A Short History Of Pascal Theatre Company
Pascal Theatre Company was founded by playwright, director, journalist and scholar, Julia Pascal in 1983 for the production of new writing. The Company became a registered charity in 1985 (291910).
Until 1990 it focused on producing new dramas by a variety of authors staged at several London theatres, such as the Lyric Studio, Riverside Studios, the Lilian Baylis and the Finborough.
Julia Pascal’s plays have been staged by the Company since 1990, many touring Europe and most published by Oberon Books. The Company has further enjoyed European exposure at the Edinburgh Festival, the Dublin Gay Festival and in Liechtenstein.
Over the last 20 years, the Company’s reach has expanded to include a strong community presence. It has presented play texts by Mark Norfolk during Black History Month at Swiss Cottage Library and given talks for Holocaust Memorial Day at Camden Town Hall. After-school drama classes for children from underprivileged backgrounds, film courses for young people on the autism spectrum and major heritage projects have added to the Company’s portfolio.
The Company has been supported for Heritage Lottery initiatives between 2005 and 2021. These have included Jewish Mothers & Daughters: A Film Archive, Mike Tsang’s Between East and West: the British-born Chinese and South Bank Stories. These were shown respectively at the London School of Economics Atrium Gallery and the Unicorn Theatre, London. Most recently, the Company produced live site-specific community performances with The Secret Listeners at Trent Park, Middlesex and the Jewish Museum followed by the online site Discovering & Documenting England’s Lost Jews, a multi-platform project uncovering and exploring the little-known history of Sephardi Jews in Britain.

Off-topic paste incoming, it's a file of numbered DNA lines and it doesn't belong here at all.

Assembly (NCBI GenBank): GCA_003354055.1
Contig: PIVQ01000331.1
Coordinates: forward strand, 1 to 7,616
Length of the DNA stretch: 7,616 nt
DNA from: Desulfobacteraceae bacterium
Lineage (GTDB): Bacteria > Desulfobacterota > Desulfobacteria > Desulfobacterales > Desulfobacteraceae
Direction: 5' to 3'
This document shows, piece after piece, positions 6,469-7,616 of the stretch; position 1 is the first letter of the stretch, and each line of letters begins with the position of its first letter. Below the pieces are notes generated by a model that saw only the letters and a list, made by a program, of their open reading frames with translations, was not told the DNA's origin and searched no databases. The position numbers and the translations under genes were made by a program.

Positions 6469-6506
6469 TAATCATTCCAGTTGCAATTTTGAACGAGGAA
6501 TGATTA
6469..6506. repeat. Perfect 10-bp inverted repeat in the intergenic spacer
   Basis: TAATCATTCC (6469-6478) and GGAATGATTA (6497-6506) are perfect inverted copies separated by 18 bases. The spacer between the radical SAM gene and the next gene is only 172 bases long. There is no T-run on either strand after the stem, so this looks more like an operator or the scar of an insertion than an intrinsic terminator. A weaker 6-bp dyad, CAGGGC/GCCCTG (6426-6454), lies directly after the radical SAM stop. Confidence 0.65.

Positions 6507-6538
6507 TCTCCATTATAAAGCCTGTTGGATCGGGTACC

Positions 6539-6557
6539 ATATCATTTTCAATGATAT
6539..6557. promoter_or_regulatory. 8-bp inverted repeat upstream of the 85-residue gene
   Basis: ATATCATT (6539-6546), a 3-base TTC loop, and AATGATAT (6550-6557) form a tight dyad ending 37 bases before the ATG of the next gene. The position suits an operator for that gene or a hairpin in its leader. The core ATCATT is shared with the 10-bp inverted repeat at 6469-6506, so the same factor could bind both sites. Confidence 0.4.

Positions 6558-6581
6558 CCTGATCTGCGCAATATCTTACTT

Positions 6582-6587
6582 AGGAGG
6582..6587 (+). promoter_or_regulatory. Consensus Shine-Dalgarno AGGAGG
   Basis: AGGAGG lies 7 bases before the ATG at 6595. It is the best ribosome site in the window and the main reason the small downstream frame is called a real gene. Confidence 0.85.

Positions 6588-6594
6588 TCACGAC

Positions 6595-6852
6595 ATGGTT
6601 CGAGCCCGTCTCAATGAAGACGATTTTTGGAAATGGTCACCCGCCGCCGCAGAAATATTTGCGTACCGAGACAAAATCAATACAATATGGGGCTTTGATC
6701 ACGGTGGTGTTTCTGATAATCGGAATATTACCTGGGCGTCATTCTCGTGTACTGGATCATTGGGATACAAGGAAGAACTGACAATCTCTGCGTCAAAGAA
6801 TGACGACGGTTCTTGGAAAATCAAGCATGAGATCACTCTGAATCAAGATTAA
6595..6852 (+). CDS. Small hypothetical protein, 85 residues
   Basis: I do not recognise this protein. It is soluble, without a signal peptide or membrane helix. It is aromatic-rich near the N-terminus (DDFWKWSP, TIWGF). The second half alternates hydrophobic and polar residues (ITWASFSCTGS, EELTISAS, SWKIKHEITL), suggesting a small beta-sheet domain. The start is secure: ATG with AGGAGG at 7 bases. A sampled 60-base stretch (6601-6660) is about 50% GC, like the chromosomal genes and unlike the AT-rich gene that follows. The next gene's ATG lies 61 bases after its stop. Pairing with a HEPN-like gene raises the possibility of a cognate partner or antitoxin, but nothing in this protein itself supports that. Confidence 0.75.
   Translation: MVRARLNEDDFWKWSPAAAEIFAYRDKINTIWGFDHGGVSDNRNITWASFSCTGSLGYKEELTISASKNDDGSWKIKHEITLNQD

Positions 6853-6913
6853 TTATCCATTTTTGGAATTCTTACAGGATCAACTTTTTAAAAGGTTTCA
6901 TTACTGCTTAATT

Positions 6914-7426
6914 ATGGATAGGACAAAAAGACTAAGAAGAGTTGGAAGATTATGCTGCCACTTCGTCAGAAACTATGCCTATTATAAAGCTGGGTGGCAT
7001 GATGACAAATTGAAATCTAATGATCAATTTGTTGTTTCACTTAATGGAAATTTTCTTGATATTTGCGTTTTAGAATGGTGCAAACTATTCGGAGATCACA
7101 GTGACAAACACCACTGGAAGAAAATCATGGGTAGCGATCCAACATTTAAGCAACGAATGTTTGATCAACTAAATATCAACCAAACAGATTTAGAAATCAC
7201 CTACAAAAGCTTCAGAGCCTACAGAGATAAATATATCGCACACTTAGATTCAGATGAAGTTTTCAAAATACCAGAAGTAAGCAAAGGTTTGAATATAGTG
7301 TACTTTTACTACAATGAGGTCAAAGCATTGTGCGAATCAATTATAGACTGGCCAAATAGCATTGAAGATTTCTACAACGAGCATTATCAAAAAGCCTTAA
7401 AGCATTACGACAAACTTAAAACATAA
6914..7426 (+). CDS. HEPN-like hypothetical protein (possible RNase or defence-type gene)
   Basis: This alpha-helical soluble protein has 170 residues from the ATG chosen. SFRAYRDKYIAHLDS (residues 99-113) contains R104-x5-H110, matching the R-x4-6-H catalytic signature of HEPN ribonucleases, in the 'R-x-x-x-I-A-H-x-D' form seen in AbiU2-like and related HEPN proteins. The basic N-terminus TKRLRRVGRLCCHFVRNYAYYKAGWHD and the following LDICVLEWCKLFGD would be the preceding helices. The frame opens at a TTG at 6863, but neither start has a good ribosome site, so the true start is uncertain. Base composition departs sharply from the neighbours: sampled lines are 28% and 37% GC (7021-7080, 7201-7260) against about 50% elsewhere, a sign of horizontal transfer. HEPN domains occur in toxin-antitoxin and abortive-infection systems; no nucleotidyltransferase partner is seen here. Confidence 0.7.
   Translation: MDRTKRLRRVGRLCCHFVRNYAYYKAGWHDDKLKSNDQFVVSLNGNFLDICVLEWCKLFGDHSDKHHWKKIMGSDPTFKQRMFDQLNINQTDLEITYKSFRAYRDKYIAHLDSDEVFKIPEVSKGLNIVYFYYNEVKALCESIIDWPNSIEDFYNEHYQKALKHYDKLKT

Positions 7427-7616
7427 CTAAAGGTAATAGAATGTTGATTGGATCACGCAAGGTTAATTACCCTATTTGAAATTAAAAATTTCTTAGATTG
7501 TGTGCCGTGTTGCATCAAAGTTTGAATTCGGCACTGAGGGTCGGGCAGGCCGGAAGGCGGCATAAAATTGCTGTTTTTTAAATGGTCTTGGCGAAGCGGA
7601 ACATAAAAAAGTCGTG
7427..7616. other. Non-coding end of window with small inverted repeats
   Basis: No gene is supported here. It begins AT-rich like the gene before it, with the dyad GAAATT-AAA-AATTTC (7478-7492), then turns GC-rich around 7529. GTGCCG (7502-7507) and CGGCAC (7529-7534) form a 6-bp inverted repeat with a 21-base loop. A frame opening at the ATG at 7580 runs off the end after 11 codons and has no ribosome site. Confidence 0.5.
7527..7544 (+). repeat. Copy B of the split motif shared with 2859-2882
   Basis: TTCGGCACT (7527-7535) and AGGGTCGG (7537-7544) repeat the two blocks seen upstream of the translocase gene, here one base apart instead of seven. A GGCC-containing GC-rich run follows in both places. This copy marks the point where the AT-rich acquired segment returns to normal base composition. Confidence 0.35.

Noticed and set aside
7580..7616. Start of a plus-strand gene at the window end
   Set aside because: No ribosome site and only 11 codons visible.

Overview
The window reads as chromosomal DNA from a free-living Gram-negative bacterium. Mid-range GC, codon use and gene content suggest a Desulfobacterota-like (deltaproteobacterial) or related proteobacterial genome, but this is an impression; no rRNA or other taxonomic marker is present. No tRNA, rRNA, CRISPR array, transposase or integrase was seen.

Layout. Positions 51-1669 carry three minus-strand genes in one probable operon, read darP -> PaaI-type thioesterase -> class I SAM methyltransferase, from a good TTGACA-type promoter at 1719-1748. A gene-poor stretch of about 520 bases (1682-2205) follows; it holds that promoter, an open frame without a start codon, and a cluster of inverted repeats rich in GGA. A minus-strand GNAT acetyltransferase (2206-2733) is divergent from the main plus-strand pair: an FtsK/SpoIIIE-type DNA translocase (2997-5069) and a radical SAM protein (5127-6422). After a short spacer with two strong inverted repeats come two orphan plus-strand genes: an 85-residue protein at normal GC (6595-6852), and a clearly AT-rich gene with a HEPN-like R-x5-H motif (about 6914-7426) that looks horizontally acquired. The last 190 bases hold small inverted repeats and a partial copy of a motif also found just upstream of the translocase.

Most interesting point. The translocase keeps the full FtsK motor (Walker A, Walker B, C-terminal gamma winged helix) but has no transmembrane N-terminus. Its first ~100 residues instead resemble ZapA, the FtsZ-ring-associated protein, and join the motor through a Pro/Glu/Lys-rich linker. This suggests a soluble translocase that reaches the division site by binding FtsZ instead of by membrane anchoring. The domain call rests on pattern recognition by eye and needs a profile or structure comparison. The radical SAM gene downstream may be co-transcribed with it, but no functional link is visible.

Covid silenced all public performances between March 2020 and summer 2021. During the crisis the Company worked digitally offering movement classes for isolated women and creative writing platforms for women from a diversity of cultural experiences. An Arts Council England Recovery Grant was used to develop new strategies while we embraced new technology to increase creativity digitally.
Going live again
In October 2021 Dancing, Talking, Taboo! marked a return to face-to-face productions when Pascal Theatre Company collaborated with students from The Place London Contemporary Dance School. These young artists choreographed experimental dance theatre, inspired by online stories collected over the previous year. The site-specific community performance took place at St Pancras Church as part of the Bloomsbury Festival.
In November 2021 the Company was awarded a second Arts Council England Culture Recovery grant to sustain the changes made during the first grant.
Moving from the metropole to the regions we are undertaking outreach showings and workshops into Manchester and also into underprivileged seaside towns- Blackpool and Margate. These community developments add artistic and cultural layers to our London community events.